Men used to love high heel - Part I – chodole

Men used to love high heel - Part I

Posted by Thanh Mai on

Yes ! Men used to love high heel, and it is not a scientific novel, but a fact. Heels were made popular for purely functional reasons, but thanks to the British empire, it became a scandalous thing to be in that fashion. Heels became entangled to be attached with aristocracy and prostitution. 

Don't believe me? Here take a ride with me back to the past and learn some history. 


15th and 16th centuries: Persian cavalries and European expansion

The tale begins on the dusty terrain of 15th century Persia, on the backs of the fabled Median horses that carried the Persian cavalry. Heels would help riders stay secure in the stirrups when they stood up to shoot their bow. At the end of the 16th century, Persia’s Shah Abbas I had the largest and most feared cavalry in the world. He wasitching to topple the legendary Ottoman Empire, and took his army to Western Europe in order to form an alliance.

It was this journey that resulted in the pollination of the style across the northeastern hemisphere. The European elite who owned horses adopted the shoes, which became a symbol of wealth due to the impracticality of the design (also the logic behind foot binding in China) -- poorer folk simply couldn't afford the extravagance. Heels also made men taller, which was seen as a sign of dominance. Have you ever seen Tom Cruise with high heel shoes?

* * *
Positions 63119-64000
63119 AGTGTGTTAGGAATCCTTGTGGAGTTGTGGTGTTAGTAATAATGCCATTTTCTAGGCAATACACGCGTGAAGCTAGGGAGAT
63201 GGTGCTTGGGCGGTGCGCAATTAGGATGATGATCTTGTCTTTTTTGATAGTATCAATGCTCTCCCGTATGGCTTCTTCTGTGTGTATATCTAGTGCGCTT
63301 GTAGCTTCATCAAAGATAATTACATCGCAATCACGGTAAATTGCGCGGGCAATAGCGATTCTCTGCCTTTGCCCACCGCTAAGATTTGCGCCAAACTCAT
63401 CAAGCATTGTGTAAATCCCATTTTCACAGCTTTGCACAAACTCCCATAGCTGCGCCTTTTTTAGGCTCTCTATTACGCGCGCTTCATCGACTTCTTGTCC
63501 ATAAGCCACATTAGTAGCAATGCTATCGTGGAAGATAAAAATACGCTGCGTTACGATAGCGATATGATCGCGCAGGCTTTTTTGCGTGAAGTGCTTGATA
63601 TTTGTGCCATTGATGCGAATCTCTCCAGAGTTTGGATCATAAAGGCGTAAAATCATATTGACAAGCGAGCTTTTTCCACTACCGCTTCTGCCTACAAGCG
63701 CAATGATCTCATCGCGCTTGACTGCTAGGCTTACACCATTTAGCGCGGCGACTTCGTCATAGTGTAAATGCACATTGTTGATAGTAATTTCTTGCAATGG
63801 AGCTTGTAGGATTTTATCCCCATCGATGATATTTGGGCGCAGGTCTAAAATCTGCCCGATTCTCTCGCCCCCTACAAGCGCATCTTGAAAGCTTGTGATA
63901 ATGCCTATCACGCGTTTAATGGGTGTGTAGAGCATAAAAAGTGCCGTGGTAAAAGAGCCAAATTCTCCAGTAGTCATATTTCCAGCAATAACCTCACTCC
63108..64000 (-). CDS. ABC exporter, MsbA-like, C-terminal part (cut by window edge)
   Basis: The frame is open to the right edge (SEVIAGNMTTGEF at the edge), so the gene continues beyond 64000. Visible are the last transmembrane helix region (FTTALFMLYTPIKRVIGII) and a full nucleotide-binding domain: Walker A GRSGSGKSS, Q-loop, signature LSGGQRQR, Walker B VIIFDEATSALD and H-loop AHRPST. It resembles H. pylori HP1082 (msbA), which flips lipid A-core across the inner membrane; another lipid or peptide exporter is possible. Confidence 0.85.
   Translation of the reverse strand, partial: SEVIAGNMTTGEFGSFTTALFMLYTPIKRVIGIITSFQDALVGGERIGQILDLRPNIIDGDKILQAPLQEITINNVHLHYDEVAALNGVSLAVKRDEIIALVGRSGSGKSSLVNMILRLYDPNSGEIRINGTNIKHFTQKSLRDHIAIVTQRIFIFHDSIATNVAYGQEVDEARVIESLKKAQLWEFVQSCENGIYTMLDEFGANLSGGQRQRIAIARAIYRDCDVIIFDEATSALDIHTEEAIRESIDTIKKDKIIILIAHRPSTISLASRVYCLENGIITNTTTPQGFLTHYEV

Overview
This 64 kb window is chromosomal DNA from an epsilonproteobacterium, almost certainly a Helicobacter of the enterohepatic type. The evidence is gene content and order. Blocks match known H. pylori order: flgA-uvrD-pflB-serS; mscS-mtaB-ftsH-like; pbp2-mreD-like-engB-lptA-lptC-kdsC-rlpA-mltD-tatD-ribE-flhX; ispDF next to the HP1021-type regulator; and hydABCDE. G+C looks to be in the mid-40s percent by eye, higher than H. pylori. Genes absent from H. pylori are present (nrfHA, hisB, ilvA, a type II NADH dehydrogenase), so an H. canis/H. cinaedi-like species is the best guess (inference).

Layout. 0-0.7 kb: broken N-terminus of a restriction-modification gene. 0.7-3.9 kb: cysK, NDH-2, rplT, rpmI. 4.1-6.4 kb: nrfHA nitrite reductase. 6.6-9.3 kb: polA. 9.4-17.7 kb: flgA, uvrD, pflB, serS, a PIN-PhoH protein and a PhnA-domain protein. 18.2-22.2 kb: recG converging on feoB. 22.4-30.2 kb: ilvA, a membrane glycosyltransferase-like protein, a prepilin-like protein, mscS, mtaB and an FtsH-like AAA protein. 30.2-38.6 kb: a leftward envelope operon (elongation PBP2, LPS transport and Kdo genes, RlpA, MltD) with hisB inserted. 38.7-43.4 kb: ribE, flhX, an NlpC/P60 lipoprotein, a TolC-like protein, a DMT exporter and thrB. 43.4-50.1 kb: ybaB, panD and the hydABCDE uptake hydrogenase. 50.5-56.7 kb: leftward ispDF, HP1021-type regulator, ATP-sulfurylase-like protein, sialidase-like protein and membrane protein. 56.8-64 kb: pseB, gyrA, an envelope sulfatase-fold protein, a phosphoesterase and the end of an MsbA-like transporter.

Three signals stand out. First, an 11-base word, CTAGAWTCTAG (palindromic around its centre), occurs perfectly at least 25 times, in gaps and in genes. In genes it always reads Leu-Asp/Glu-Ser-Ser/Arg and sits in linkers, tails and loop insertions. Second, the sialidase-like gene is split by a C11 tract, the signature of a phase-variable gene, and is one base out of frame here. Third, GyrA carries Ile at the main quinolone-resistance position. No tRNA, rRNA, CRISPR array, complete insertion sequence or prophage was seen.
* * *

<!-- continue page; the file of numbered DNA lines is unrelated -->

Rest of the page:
17th and 18th centuries: The original red bottoms

While the Persian cavalry was marching towards Europe, Italian courtesans (the highest class of prostitute) in Venice were wearing “chopines” that were 10 - 18 inches tall. While they allowed courtesans to tower over their competition, heels were also part of the way they "fit in" with their male clients (they also smoked pipes, read books, and wore men's clothing). Some of the heels were so high that the woman would enlist servants to support them as they walked about town.

Louis XIV took the heel to a new height -- and to mainstream attention -- in the 1700s when had the bottoms of his heeled shoes red (suck on that, Christian Louboutin). The monarch from the House of Bourbon liked them so much that he only allowed members of his court to wear the red-soled shoes. Almost immediately, imposters began painting their heels which, if caught, was treated as a serious offense.


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